Talk of Fame Network
There’s only one pure kicker in the Pro Football Hall of Fame, and it’s Jan Stenerud. A three-time All-AFL choice and seven-time All-Pro, Stenerud was the only pure specialist until last summer when former Oakland punter Ray Guy joined him in Canton.
One of the first of the soccer-style kickers, Stenerud made his name on accuracy – hitting 70 percent of his attempts in an era when the average was in the low 50s. But he made his name on distance, too, and not on a kick he converted.
But on one he had no chance of making.
“I really had a ridiculous attempt, a 112-yarder into a strong wind,” he told the latest Talk of Fame Network radio program. “I was at Montana State, and the ball was at the 5-yard line. The wind was blowing really hard, and coach Jim Sweeney, who discovered me and got me off the ski slopes and on the football team, said, ‘Line up and find an open spot on the field, and kick it as hard as you can.’ ”
The rules, as you might have guessed were different then. A missed field goal was not returned to the spot of the kick. Instead, if it fell short on the field and wasn’t returned, it was spotted where it landed – which is why Stenerud was asked to do the impossible.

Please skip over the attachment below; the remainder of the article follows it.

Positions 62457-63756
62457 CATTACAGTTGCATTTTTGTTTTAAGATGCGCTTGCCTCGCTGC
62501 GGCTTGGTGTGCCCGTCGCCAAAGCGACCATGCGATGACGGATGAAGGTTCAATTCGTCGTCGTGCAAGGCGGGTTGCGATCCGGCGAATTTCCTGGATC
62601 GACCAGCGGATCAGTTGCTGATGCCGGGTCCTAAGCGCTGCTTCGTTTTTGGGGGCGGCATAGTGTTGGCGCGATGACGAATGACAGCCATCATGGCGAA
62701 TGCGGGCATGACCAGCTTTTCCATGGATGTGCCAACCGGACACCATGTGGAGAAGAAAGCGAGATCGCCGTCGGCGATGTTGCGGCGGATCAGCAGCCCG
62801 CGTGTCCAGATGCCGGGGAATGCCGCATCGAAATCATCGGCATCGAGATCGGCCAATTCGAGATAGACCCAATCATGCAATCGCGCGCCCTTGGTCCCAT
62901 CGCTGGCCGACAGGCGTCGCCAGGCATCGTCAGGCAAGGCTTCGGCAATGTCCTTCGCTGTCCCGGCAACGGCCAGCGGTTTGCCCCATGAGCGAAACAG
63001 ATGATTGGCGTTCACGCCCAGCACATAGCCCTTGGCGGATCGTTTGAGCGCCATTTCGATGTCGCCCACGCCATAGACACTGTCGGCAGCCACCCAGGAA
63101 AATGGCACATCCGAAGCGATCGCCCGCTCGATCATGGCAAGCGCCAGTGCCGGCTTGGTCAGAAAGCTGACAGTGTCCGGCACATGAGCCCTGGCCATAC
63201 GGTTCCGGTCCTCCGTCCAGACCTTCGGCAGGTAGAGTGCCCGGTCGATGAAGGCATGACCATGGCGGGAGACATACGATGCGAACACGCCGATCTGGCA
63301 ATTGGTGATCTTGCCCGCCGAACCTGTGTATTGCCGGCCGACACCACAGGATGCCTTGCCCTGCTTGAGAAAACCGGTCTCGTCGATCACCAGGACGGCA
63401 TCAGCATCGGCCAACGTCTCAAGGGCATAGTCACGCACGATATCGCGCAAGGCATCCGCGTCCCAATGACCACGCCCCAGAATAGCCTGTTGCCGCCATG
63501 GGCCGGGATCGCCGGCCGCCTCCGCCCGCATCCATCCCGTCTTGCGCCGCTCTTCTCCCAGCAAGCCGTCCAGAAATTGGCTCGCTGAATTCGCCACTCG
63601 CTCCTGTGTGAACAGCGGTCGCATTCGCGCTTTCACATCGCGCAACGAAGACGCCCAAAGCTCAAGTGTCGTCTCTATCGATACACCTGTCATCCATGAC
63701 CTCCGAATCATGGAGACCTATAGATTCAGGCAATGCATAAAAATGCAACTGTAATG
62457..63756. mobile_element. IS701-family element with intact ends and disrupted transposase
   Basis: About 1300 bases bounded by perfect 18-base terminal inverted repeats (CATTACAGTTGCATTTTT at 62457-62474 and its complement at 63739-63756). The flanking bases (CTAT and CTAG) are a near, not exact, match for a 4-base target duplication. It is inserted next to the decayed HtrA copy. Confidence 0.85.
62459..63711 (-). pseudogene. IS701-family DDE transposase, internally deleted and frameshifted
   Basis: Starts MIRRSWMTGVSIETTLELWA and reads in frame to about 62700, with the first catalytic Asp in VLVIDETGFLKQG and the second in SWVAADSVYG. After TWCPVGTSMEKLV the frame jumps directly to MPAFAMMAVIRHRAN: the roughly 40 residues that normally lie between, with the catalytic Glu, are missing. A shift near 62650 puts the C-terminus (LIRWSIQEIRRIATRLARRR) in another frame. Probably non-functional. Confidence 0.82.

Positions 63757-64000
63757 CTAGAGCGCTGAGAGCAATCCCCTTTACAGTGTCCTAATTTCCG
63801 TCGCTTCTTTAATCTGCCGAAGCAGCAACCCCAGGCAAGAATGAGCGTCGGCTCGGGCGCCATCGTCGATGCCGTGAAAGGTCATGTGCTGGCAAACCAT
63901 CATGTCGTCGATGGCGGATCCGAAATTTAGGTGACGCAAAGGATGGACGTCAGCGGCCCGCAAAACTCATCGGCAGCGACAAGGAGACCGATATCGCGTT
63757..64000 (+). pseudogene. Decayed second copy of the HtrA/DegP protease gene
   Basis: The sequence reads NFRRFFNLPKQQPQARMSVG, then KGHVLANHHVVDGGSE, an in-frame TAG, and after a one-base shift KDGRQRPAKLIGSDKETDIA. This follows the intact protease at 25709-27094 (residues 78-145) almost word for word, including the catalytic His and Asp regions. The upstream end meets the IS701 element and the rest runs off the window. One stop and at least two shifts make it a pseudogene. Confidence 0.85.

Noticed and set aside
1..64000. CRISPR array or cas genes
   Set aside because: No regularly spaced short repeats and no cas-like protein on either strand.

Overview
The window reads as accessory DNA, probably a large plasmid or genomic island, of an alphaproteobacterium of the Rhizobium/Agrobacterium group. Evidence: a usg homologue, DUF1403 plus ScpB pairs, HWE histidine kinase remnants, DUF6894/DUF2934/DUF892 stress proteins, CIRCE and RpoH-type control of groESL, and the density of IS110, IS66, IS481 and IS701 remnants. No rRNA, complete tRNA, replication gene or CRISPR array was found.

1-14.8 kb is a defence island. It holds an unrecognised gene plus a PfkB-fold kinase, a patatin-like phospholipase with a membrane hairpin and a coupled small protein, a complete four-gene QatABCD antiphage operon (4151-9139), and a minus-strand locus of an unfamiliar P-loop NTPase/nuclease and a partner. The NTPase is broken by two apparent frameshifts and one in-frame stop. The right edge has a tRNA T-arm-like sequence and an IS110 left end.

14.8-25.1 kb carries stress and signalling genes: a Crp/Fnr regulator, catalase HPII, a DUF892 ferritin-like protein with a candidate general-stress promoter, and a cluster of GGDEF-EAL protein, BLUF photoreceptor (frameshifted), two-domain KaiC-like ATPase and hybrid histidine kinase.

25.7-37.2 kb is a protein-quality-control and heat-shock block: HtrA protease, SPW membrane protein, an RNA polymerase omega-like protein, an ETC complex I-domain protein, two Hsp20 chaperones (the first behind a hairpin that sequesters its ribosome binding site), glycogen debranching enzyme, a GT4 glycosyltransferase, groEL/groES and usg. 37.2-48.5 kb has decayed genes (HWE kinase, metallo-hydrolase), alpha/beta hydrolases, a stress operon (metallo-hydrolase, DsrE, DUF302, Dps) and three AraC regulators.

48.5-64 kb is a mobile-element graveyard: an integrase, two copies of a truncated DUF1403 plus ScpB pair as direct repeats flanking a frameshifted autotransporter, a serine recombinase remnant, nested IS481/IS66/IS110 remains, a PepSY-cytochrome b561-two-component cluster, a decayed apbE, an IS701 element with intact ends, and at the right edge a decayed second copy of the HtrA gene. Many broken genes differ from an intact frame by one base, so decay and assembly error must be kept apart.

“I can remember standing about five yards deep my own end zone,“ said Stenerud, “and I looked over the field and kicked over to the right … and the ball died almost about midfield. In those days, it was like a punt also. So that’s where the ball ended up.’ That 112-yard attempt … that record still stands. It’s about the only one I have left.”
Stenerud, who made field goals of 50 yards or more in the pros, normally studied the goal posts before stepping into the ball – saying they looked “narrower” the farther you stood from them. But he didn’t study much of anything that afternoon in Montana State before addressing the football in his own end zone.
“I was looking up at the goal posts,” he said, “and I thought: What the hell am I looking for? I’m just looking for an open place out there where there was no one.”